British police arrest 660 suspected pedophiles
LONDON - British police have arrested 660 suspected pedophiles including doctors, teachers and care workers in a six-month operation targeting people watching indecent images online, the National Crime Agency said Wednesday.
The country-wide investigation identified 431 children who were in the "care, custody or control" of the suspects, including 127 who were deemed to be at immediate risk of harm.
They have now been made safe, the NCA said, without giving further details.
All the suspects were arrested for downloading or distributing child abuse images, but charges brought so far include serious sexual assault.
Britain has been rocked by a series of paedophile scandals in the past two years, since revelations that late BBC television host Jimmy Savile was a serial sex offender.
The government recently launched a major inquiry into institutional abuse of children following allegations of a sex abuse ring involving senior politicians in the 1980s.
The NCA stressed that none of those arrested in the operation is a serving or former lawmaker or member of the government.
Some 45 police forces across England, Scotland, Wales and Northern Ireland took part in the "unprecedented" operation, which involved searches of 833 properties and more than 9,000 computers, phones and hard drives.
"This is the first time the UK has had the capability to coordinate a single targeted operation of this nature," said NCA deputy director general Phil Gormley.
He added: "I am pretty appalled about what it says about human nature."
Some of those arrested in the NCA operation had unsupervised access to children in the course of their work, including scout leaders and former police officers.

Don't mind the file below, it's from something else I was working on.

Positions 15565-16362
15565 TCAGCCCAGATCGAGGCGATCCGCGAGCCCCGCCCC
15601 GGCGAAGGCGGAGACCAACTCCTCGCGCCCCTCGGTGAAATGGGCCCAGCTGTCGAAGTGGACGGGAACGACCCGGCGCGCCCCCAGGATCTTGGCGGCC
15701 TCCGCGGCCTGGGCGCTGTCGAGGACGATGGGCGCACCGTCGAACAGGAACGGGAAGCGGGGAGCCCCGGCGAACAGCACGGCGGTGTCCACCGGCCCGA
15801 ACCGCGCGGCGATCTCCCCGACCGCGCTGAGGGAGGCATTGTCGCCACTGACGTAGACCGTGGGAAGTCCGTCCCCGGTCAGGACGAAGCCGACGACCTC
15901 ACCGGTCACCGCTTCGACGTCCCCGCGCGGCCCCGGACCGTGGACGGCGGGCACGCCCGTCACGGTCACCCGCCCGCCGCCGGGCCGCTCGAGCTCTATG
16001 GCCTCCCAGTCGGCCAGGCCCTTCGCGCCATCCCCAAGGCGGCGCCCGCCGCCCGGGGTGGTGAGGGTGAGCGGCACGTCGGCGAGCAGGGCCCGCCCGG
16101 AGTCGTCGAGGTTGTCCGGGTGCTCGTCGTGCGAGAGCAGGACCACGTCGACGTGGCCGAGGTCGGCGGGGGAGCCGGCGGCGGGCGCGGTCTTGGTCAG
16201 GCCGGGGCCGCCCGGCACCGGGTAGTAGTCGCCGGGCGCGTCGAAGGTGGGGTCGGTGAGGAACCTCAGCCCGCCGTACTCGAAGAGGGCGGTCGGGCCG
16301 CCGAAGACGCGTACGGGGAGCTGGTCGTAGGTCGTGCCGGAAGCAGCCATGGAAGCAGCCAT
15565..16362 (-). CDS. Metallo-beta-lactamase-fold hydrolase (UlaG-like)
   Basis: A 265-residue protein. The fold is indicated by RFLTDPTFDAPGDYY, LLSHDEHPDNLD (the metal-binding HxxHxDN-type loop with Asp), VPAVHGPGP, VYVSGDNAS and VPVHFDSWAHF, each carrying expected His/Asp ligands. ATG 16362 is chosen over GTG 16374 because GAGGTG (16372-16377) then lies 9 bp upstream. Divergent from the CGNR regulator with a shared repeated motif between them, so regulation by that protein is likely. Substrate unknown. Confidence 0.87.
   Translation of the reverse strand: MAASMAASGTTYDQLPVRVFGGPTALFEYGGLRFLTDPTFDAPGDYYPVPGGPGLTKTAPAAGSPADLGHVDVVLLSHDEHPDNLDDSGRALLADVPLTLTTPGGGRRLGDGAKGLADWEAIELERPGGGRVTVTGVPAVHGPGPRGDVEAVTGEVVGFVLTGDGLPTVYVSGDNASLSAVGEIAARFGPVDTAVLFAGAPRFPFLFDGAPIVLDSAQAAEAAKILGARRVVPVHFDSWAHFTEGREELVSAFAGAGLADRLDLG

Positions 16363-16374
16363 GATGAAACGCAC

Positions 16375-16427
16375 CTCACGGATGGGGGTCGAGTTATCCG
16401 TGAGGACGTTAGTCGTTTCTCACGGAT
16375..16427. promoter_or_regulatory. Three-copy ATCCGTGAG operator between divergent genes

Only 39 of those detained had previously come to the attention of police.
"Our aim was to protect children who were victims of, or might be at risk of, sexual exploitation," added Gormley.
"A child is victimised not only when they are abused and an image is taken. They are re-victimised every time that image is viewed by someone."
The NCA, a non-ministerial government law enforcement agency, said it would not reveal the methods used to snare the suspects, explaining that such tactics could be used again in the future.
"During this operation, we've targeted offenders accessing child abuse images,"said Simon Bailey, the National Policing Lead for Child Protection and Abuse Investigations.
Child protection campaigners hailed the operation, but warned that police would need more help from the communications industry in the future.
"Direct action like this sends a strong message to those who subject children to harrowing sexual assaults that they can and will be traced and prosecuted," said Claire Lilley, head of online safety for the NSPCC children's charity.
"But law enforcement agencies alone cannot deal with the vast problem of illegal images which continue to flood the market."
She called on the industry to find "inventive ways of blocking the flow of such horrendous pictures".
Search engines Google and Microsoft's Bing last year agreed measures to block up to 100,000 search terms following calls from Prime Minister David Cameron to make it more difficult to access illegal images. — Agence France-Presse